I would venture to guess alotta folks woke up this morning to the 1000-point swing and will look to take some risk off. IF -- and this is a huge if -- we're trading lethargic midday, the stage will be set for a Fugly Friday that will lead to chatter of another Black Monday. That's the thing about trust; it's tough to earn and even tougher to regain.

Now, I don't wish that; it wouldn't be good for any of us regardless of what we've said or where we sit. It is, however, within the probability spectrum and it's an outcome we must respect. Ergo, we're not the only ones sitting up and taking notice -- policymakers around the world are watching this with bated breath -- so the risk of "something seismic" out of Washington (or Europe) must be respected as well.

Are we having fun yet?

See both sides, define your risk and protect yourself; one thing for certain, Minyans, there will be far fewer players on the other side of this ride and our goal in the 'Ville is to make sure your among them.

As always, I hope this finds you -- safe.

R.P.

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Position in s&p

Todd Harrison is the founder and Chief Executive Officer of Minyanville. Prior to his current role, Mr. Harrison was President and head trader at a $400 million dollar New York-based hedge fund. Todd welcomes your comments and/or feedback at todd@minyanville.com.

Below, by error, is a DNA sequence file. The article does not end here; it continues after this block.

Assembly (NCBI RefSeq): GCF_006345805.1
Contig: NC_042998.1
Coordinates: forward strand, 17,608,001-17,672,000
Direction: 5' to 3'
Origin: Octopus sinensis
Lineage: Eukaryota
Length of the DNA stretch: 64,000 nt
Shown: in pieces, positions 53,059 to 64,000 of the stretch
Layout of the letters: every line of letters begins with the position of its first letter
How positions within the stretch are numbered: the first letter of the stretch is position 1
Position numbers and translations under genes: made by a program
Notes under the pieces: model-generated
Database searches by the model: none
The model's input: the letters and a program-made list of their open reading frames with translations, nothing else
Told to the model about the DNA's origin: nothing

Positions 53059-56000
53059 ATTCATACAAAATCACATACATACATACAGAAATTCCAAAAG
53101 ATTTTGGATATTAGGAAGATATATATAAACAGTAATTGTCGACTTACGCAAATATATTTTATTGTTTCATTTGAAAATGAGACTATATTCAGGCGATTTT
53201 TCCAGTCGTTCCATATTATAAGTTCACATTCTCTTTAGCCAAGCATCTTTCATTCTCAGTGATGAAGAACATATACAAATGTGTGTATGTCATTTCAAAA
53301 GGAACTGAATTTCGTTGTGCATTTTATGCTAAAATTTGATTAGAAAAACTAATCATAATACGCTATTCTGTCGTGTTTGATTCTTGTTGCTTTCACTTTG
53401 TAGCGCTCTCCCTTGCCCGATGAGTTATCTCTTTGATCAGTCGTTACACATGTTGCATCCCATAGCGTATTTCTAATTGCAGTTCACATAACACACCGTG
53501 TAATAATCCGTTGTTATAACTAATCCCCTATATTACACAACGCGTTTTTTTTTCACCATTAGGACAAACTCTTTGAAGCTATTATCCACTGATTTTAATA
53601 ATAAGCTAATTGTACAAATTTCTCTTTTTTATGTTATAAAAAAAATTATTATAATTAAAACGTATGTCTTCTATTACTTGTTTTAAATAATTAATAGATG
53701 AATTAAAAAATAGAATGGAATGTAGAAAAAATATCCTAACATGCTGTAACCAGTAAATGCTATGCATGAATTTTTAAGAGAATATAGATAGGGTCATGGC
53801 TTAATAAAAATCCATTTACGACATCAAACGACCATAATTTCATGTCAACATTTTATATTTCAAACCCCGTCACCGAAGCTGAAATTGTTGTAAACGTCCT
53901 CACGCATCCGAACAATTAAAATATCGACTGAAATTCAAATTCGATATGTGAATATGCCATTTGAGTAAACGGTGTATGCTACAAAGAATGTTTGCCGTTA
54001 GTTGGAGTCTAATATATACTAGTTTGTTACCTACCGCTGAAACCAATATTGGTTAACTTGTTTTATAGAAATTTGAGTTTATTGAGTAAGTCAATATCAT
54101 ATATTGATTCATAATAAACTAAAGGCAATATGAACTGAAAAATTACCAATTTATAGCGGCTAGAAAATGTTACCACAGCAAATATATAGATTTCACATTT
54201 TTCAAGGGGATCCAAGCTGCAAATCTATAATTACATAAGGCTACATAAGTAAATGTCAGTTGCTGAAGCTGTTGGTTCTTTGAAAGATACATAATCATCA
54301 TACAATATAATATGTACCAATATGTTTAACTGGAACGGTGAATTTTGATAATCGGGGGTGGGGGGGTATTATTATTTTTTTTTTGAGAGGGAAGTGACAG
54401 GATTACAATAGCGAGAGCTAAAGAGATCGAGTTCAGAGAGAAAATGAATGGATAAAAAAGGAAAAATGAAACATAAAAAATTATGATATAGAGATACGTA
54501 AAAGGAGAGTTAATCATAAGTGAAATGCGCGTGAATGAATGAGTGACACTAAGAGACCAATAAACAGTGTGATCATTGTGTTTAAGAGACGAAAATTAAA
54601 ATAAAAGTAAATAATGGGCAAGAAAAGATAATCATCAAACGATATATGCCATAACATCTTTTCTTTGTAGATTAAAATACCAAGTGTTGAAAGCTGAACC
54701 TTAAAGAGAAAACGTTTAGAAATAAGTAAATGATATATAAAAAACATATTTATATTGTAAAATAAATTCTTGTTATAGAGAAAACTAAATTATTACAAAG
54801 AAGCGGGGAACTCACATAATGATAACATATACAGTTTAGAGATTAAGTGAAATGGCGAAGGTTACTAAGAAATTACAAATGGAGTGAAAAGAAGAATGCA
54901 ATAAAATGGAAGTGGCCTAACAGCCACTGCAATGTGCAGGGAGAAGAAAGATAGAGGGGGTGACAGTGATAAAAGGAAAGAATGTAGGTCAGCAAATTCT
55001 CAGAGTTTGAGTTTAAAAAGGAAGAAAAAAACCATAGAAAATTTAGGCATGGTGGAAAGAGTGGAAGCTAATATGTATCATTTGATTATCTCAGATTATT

The information on this website solely reflects the analysis of or opinion about the performance of securities and financial markets by the writers whose articles appear on the site. The views expressed by the writers are not necessarily the views of Minyanville Media, Inc. or members of its management. Nothing contained on the website is intended to constitute a recommendation or advice addressed to an individual investor or category of investors to purchase, sell or hold any security, or to take any action with respect to the prospective movement of the securities markets or to solicit the purchase or sale of any security. Any investment decisions must be made by the reader either individually or in consultation with his or her investment professional. Minyanville writers and staff may trade or hold positions in securities that are discussed in articles appearing on the website. Writers of articles are required to disclose whether they have a position in any stock or fund discussed in an article, but are not permitted to disclose the size or direction of the position. Nothing on this website is intended to solicit business of any kind for a writer's business or fund. Minyanville management and staff as well as contributing writers will not respond to emails or other communications requesting investment advice.